If I have to read one more tweet about how the constitution included slavery, there originalism ....

    What should the originalist take on political action committee contributions be? Up to each state? Originalist view on the morning after pill? Sure wish they would have specified when life begins. Is freezing embryos cruel and unusual punishment? Stem cell research? Does infrared technology violate the 4th ammemdment? Xrays? Have I been able to face my accuser if they gave testimony over video? Is a black 60 year old male banker from Detriot my peer (for jury purposes) if I’m a white 22 year old female history teacher from Parump? Is buying an ebook written by an author in another state interstate commerce? Is it cruel and unusual to deny a prison inmate internet access? When I mine a blockchain block have I earned income? How do you come up with an originalist answer to any of these questions without making “originalist” a meaningless term?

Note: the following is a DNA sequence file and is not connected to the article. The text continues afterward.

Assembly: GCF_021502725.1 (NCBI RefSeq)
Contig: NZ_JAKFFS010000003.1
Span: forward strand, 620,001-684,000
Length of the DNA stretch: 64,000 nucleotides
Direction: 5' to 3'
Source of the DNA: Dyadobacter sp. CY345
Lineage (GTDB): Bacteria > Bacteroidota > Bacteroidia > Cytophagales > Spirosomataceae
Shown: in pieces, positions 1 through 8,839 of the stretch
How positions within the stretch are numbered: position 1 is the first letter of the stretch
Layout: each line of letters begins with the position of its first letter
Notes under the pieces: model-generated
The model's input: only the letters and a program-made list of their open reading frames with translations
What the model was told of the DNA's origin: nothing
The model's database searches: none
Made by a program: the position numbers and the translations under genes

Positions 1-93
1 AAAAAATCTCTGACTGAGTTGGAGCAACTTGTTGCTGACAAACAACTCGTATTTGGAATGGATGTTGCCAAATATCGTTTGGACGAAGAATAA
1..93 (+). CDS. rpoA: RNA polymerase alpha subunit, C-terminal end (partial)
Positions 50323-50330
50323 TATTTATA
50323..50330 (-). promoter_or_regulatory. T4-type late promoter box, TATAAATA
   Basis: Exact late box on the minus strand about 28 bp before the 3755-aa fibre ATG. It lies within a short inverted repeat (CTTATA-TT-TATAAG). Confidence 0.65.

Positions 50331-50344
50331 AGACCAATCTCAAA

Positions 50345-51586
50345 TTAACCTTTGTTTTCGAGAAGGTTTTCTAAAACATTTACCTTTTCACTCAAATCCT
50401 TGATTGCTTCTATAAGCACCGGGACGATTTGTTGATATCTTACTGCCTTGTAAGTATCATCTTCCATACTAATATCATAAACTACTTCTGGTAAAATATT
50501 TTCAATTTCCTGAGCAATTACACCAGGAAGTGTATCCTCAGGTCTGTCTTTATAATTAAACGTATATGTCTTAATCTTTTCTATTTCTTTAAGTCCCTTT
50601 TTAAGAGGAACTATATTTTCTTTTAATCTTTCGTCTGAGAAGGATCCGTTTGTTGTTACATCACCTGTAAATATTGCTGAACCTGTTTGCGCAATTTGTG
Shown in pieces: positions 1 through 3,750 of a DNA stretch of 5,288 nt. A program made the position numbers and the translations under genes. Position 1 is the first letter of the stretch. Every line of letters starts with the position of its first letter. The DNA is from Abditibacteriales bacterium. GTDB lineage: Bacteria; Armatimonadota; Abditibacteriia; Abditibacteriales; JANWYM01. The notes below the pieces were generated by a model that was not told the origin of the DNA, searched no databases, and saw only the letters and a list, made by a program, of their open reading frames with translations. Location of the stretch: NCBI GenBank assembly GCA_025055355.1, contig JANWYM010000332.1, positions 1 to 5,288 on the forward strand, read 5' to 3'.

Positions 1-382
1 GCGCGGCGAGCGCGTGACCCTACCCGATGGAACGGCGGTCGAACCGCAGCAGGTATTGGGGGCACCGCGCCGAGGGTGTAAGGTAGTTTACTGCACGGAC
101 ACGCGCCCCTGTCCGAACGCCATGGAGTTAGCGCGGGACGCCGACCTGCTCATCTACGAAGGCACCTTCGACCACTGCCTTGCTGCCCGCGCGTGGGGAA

7. #1837
    Senior Member UVACoug's Avatar
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    Quote Originally Posted by Now who’s the dean? View Post
    What should the originalist take on political action committee contributions be? Up to each state? Originalist view on the morning after pill? Sure wish they would have specified when life begins. Is freezing embryos cruel and unusual punishment? Stem cell research? Does infrared technology violate the 4th ammemdment? Xrays? Have I been able to face my accuser if they gave testimony over video? Is a black 60 year old male banker from Detriot my peer (for jury purposes) if I’m a white 22 year old female history teacher from Parump? Is buying an ebook written by an author in another state interstate commerce? Is it cruel and unusual to deny a prison inmate internet access? When I mine a blockchain block have I earned income? How do you come up with an originalist answer to any of these questions without making “originalist” a meaningless term?